Relieved Saudis welcome the ‘new normal’

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Wed, 2020-07-01 04:12

JEDDAH: Residents across the Kingdom are making the most of their newfound freedom 10 days after the lifting of coronavirus lockdown restrictions.

As cities come alive again with traffic returning and shops opening, it is business as usual for almost everyone.

Social life and commercial activity in towns and cities fell to a minimum during the two-month lockdown, but with the the end of the curfew people are seizing the chance to meet up with friends and family members they have not seen in a long time — and possibly return to their normal activities, responsibly.

However, readjusting to normality could prove challenging as Saudi health officials continue to issue warnings and insist the Kingdom “is not out of the dark just yet.”

While the Kingdom continues to ramp up COVID-19 testing and contact tracing to prevent further outbreaks, residents are quickly adapting to social changes.

According to sociologist Musaab Al-Abdullah, coping with change “is an essential characteristic in humans.”

“Ever since we were created, it is the basis of progress and keeping pace with time,” he told Arab News.

“People can get used to and adapt to anything, and they are prepared to adapt to the changes that surround them, but the speed of acceptance varies from person to person due to the nature of the individual and their ideas. Often, change comes gradually, so it is more easily accepted by individuals,” he said.

Al-Abdullah said that in recent weeks it has become clear that people must accept a “new normal.”

Many probably view the “new normal” as an exciting challenge, he added.

“Life as we know it has changed. People are afraid and are isolating themselves. They now see that life before the lockdown was blissful and not as boring as we thought. People are now waiting impatiently for the virus to be eradicated so that they can return to their normal life with a new and appreciative outlook.”

The lockdown helped people understand what is important to them because many options and places to visit were limited.

“The concept of consumption changed and we were able to live without wearing ourselves out collecting so-called luxuries. It showed that family and safety always come first,” he said.

Al-Abdullah said humans are social creatures, and being isolated from others is not normal for them.

HIGHLIGHTS

• Social life and commercial activity in towns and cities fell to a minimum during the two-month lockdown.

• With the end of the curfew people are seizing the chance to meet up with friends and family members they have not seen in a long time — and possibly return to their normal activities.

• Readjusting to normality could prove challenging as Saudi health officials continue to issue warnings and insist the Kingdom ‘is not out of the dark just yet.’

“When a person is isolated from society, depression will begin to dominate and affect their life, and life in their eyes loses its value. When you see a friend in light of this crisis, it will be a great pleasure just to see them in good health, but you will feel anxious because of the restrictions imposed on everyone.”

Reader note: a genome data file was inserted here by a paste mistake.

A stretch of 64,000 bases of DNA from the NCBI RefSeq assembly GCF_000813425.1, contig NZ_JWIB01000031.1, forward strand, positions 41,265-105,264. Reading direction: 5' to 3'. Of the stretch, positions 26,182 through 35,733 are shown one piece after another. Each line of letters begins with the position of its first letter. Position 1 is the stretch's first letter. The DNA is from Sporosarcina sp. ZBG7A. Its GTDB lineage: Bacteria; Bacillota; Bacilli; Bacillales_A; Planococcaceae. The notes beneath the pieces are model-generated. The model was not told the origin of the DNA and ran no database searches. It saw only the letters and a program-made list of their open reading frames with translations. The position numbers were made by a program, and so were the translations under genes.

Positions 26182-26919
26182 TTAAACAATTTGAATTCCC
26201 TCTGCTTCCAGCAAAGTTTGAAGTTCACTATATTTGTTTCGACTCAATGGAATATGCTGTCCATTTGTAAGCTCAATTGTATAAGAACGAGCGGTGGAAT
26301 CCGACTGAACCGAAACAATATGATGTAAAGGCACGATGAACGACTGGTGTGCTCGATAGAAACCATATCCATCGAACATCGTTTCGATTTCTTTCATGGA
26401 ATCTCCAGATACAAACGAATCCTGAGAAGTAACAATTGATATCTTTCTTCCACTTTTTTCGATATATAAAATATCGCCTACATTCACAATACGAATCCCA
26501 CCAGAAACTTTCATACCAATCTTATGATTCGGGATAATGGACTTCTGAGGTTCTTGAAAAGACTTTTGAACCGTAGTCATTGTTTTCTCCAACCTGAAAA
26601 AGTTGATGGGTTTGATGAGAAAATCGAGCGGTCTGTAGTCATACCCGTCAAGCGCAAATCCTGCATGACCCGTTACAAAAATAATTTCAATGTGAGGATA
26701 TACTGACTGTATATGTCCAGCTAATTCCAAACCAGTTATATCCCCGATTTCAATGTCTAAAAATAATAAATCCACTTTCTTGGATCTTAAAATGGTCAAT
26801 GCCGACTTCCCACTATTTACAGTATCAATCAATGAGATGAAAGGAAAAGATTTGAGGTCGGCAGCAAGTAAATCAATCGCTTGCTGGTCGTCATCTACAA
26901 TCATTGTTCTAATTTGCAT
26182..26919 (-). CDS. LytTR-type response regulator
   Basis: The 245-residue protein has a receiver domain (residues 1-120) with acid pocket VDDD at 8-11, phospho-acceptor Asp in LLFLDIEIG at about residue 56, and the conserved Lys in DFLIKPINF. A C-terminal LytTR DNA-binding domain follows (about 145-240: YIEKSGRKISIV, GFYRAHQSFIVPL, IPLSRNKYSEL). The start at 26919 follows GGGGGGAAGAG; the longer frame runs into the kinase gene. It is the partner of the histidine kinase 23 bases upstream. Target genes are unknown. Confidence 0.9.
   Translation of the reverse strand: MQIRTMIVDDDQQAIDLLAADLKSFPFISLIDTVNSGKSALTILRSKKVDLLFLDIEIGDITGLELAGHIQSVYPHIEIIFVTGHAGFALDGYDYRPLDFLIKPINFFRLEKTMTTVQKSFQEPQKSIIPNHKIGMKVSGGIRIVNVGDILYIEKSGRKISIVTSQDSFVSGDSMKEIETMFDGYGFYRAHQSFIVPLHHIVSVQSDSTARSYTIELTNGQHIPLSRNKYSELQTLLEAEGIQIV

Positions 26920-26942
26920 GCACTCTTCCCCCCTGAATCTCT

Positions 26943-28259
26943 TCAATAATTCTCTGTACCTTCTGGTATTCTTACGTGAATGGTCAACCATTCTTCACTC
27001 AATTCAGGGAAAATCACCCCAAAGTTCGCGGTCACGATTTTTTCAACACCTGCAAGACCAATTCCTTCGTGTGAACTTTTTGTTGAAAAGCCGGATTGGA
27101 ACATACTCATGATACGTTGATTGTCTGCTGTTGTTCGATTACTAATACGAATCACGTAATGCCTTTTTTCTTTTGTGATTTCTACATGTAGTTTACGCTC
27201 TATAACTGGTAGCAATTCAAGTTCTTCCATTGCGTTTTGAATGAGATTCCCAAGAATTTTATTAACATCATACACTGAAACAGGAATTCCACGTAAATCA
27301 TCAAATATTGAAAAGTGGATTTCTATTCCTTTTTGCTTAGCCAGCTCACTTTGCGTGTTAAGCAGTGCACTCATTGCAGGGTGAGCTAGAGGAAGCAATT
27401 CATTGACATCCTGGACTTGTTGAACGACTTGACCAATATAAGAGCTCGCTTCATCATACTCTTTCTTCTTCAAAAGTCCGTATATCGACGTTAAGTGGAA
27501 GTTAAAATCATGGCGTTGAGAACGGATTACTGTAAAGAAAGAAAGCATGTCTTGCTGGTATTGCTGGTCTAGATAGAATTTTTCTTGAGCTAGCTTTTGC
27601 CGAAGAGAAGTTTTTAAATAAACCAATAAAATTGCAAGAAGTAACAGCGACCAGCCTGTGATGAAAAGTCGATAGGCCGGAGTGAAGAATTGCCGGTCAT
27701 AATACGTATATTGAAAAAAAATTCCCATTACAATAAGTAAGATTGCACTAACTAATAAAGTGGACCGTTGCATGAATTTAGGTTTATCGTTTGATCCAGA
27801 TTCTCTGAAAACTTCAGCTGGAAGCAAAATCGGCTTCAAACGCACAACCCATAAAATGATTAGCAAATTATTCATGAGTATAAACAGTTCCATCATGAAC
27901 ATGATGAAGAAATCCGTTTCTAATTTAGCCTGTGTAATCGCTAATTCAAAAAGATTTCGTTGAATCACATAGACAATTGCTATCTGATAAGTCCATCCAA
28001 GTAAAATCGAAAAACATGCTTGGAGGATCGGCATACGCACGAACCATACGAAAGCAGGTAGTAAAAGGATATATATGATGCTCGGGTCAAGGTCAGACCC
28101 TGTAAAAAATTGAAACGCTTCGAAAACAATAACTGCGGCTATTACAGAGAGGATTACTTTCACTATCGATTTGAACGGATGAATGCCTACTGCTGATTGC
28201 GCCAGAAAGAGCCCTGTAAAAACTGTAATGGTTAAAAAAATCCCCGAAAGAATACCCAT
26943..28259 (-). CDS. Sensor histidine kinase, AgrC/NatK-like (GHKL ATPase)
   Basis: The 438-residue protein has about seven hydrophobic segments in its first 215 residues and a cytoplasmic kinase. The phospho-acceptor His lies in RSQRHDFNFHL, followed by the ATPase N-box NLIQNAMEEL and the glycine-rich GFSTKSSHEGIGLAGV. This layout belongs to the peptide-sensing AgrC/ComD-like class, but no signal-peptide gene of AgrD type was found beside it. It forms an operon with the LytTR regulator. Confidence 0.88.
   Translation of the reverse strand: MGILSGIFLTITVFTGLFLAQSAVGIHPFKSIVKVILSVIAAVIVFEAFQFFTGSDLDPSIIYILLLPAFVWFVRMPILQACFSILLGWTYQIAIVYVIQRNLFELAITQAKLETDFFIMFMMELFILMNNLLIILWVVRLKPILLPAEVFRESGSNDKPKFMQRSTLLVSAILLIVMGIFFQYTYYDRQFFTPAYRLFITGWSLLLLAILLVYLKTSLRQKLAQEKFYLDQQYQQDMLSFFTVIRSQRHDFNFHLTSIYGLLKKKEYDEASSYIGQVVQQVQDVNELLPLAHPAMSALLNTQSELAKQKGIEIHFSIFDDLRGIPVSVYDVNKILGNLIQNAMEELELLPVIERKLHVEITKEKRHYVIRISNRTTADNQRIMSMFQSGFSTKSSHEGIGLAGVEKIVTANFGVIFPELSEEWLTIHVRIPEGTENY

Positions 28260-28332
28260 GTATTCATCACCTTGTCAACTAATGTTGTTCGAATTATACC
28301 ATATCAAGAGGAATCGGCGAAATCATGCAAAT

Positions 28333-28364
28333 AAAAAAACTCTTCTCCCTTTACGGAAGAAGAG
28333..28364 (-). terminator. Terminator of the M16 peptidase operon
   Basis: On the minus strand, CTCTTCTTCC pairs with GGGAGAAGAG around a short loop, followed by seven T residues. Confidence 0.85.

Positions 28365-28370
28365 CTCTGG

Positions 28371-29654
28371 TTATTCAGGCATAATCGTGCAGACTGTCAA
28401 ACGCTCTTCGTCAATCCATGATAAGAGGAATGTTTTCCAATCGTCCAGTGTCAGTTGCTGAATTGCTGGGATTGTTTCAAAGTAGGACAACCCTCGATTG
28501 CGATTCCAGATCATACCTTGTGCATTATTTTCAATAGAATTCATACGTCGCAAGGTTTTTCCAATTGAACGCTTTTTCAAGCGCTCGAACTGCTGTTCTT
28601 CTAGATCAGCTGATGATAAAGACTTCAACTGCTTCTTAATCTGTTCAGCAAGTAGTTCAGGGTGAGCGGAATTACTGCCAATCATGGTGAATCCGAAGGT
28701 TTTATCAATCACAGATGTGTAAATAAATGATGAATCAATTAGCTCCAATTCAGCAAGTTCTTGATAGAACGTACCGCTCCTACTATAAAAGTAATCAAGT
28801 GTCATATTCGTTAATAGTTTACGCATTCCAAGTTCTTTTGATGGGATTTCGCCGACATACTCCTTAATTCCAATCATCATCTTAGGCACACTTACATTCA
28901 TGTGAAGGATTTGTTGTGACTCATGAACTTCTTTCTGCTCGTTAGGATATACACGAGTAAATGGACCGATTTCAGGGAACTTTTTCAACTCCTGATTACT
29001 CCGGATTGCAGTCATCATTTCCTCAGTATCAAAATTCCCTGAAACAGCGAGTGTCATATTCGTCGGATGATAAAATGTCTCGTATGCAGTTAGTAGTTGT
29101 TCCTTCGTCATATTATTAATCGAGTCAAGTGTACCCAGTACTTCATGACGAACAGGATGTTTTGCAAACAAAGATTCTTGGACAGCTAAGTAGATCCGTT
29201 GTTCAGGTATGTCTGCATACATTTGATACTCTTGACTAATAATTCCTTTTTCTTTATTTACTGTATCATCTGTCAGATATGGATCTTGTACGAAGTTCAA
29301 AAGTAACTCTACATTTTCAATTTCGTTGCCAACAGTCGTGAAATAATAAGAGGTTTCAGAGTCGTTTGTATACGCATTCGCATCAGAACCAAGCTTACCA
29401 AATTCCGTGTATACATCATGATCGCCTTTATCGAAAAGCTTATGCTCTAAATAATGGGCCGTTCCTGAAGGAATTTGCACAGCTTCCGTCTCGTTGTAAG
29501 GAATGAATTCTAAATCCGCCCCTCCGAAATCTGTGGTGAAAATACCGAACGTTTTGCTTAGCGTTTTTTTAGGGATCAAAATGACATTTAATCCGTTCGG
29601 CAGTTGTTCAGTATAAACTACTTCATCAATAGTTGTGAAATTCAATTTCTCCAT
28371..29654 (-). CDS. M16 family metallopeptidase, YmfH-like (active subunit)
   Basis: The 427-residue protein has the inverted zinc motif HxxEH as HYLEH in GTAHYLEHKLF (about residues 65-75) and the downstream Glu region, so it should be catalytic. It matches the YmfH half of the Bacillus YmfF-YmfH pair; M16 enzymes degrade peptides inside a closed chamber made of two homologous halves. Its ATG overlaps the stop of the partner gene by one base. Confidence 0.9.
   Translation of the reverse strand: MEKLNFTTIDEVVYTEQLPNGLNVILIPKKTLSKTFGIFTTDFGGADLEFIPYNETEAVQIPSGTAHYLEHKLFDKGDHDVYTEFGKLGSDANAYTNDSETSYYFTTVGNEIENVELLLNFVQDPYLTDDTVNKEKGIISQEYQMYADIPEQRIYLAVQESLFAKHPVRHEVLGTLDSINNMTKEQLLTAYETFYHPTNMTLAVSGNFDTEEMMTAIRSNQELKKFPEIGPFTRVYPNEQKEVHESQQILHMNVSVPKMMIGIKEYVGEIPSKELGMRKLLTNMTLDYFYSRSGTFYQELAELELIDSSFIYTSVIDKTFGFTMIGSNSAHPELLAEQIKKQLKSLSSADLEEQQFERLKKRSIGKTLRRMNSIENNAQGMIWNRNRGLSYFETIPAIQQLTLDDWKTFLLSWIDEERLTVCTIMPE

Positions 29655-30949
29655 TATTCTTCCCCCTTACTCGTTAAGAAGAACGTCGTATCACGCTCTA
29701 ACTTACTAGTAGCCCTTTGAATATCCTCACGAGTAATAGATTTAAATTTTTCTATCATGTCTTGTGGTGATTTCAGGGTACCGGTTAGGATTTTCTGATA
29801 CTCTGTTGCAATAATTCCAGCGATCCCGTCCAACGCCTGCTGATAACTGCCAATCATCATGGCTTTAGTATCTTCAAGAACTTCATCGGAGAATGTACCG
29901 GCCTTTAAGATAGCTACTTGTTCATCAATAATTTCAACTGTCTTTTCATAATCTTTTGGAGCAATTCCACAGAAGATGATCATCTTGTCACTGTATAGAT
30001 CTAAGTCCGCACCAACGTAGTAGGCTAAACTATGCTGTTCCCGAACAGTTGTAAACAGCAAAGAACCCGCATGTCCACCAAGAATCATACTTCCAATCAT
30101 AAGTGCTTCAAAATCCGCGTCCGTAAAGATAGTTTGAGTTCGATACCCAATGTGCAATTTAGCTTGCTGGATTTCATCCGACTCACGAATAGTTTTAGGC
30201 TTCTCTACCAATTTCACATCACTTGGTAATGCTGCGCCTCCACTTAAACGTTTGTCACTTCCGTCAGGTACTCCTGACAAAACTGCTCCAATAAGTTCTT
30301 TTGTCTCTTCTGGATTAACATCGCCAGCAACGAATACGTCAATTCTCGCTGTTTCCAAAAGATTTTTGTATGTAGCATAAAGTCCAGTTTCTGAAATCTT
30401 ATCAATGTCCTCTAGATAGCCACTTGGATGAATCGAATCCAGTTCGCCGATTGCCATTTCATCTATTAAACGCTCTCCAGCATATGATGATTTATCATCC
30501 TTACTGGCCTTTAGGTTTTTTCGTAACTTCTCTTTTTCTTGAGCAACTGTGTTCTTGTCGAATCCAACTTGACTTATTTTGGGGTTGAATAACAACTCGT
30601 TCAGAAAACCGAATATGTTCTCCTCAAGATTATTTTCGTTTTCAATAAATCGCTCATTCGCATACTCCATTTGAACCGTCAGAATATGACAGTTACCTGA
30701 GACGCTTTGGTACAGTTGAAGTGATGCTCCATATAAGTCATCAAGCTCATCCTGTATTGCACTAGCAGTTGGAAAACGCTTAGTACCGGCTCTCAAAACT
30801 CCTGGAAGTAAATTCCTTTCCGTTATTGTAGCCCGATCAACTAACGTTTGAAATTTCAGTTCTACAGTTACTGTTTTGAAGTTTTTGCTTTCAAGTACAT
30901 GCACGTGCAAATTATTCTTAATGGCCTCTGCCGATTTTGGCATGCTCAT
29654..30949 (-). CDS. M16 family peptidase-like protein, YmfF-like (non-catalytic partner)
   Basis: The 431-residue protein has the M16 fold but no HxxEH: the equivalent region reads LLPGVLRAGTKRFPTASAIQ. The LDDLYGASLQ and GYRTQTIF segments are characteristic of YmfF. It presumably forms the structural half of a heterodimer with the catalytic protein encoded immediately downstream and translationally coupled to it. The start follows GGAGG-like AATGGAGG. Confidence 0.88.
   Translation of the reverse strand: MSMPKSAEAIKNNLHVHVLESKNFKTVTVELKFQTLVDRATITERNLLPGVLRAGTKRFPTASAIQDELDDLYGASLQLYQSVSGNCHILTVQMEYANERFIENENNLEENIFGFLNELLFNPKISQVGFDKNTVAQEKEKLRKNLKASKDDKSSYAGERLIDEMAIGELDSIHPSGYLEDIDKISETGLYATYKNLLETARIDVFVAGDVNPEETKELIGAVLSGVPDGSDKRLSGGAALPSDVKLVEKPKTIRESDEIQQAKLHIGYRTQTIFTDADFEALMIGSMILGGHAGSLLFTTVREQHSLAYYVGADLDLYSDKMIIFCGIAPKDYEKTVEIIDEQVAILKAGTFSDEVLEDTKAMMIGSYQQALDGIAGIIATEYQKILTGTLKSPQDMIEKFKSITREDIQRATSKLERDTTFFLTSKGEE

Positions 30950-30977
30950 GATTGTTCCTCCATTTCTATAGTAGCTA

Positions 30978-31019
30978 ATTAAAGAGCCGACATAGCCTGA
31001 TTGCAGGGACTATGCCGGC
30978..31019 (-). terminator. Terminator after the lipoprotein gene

Lujain Al-Jehani, 27, took the opportunity to meet friends, but made sure she followed the rules.

“It was a small gathering, about four people, and we were all wearing masks and kept our distance from each other; we didn’t shake hands or hug each other. We also used plastic or paper cups and dishes,” she told Arab News. 

“I think it is acceptable to meet with family and friends while taking precautions and treating yourself and others around you like you are infected to avoid catching the virus,” said Al-Jehani. “It might sound like an exaggeration, but it’s better to be safe than sorry.”

The “new normal” could also pose a challenge from a mental health perspective.

Lujain Sharawani, 27, prefers to stay at home most of the time and go out only when necessary.

“As a family, we are doing our best by staying home and not meeting with other people outdoors,” she told Arab News.

“I took the opportunity to meet with a few of my closest friends by inviting them over to my house, and we stayed in a big room to keep a safe distance between us while taking the necessary precautions such as wearing a mask and not making any physical contact,” she said.

Saudi infectious diseases specialist Abdulaziz Al-Kinani said that the Health Ministry has placed its trust in people to follow precautions.

“The ministry allowed us to return to our normal life but with new adopted behaviors, such as social distancing,” he told Arab News.

“These behaviors will help to avoid the spread of diseases, whether they are highly infectious or not, with the simplest example being the flu. To adopt this behavior — keeping distance — is healthy. We can go out and enjoy ourselves, but we must keep the precautionary measures in mind.”

However, Al-Kinani warned against being obsessively cautious, adding: “Calmly wash your hands and use disinfectants if you have touched surfaces in public places, and avoid crowds.”

Though many many still feel anxious 10 days after the lifting of the lockdown, experts say that this is an ideal time to reassess priorities and adopt a positive mindset about the future.

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